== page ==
COMPOST! while i would still prefer to eat everything before it goes bad, i at least feel less guilty when i do have to toss something when it’s going on the compost pile rather than into the plastic garbage bag headed for the landfill. we’ve probably cut our household trash output in half since we started composting (a lot of that was trimmings/peels/rinds, not spoiled food, but still). and we make lovely rich soil for the garden, and there’s enough to share with gardening friends & neighbors!

Married in Chicago

eeeks. So glad I’m not the only one is always finds the forgotten food when I’m putting away the new groceries. I mean to check the fridge before leaving the house, but I’m not so good at actually following through on that plan.


Just as an aside to the tasty dish you’ve cooked up here… I adore fennel and found this recipe which we do over and over in winter. It’s braised fennel with olives and the recipe looks more complicated than it actually is. All it needs is to grill chunks of fennel for a few minutes, then throw everything else in a baking dish and stick it in the oven for a while. It’s a gorgeous combination of vinegary veg with creamy polenta.

Recipe URL is below:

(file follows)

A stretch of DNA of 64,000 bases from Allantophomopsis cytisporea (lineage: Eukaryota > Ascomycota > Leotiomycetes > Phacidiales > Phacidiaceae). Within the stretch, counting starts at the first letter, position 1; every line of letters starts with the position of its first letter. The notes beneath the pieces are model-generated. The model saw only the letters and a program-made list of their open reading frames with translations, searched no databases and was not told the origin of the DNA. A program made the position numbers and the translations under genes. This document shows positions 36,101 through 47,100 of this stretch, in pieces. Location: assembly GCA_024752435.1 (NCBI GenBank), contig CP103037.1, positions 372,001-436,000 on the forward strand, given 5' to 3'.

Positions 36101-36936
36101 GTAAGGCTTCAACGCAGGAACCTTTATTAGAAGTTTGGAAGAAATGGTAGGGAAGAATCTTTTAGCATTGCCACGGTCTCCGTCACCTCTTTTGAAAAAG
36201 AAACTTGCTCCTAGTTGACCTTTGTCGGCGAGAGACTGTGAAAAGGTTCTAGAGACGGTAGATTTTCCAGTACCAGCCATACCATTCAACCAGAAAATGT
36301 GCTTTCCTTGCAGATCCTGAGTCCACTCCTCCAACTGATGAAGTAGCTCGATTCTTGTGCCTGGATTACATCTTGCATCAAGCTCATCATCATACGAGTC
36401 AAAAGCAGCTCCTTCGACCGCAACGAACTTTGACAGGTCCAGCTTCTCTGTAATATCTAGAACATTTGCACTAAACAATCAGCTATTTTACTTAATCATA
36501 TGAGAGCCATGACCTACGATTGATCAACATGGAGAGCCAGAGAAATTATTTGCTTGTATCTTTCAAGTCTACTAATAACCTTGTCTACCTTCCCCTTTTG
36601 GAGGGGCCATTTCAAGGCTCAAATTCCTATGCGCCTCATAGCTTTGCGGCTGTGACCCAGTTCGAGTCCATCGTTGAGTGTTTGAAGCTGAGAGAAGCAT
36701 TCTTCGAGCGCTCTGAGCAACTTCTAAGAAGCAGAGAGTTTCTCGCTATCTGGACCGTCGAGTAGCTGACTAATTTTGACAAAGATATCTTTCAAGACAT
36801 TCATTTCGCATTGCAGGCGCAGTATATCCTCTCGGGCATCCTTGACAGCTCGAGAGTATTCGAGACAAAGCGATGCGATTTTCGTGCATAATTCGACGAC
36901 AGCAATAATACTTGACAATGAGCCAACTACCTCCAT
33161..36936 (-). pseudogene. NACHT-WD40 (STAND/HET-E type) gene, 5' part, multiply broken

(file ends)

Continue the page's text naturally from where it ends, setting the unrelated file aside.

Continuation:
Playing in the kitchen

Your timing is impeccable. I have a carton of yellow cherry tomatoes on my counter that have been waiting patiently for way too long. In the oven they go tonight! I can’t get my guys to eat quinoa, but I have some whole grain orzo that I think will still work.


Love this combo–roasted tomatoes are a big hit in my house. Unfortunately, quinoa is not a favorite in my house. I love it, but my daughter turns up her nose. So I’ll try this with farro instead…mmmmm!


Oh thank you, thank you for this. I will embrace the shrivel…this happens too often to our cherry tomatoes…


dang! i was hoping that once we had children and embraced ‘real’ adulthood, the throwing-out-a-bunch-of-forgotten-food part of my life would be over (and i would step into the throwing-out-a-bunch-of-rejected-food part of my life). i’ve been meaning to try my new-ish box of quinoa for awhile now, and this just might be the thing to push me into it!


Another great way to roast the cherry tomatoes is to add minced garlic, lots of oregano, salt and pepper and drizzle with olive oil. 45 minutes at 350 and you have a pretty side dish, especially if you use different color tomatoes.


I made this a couple of nights ago. I used farro, since I was out of quinoa, and it was delicious!! Thanks for the great idea. When you shop at Costco you have to get creative about using large quantities of produce! 🙂


This is a new lunch favorite for me! So easy and yummy! I added arugula, golden raisins and pine nuts to mine.


a second comment, now that we’ve tried this method for roasting the tomatoes. the honey + lower temp was genius! we didn’t make the salad, but in the spirit of using up veggies, we had some baby spinach that demanded to be eaten. so sauteed that with garlic added at the end, and tossed with the roasted tomatoes. DELISH. really upped the “class” factor on leftover takeout pizza night! (we live in new haven where the pizza is truly first class, but leftovers can always use a little dressing up.)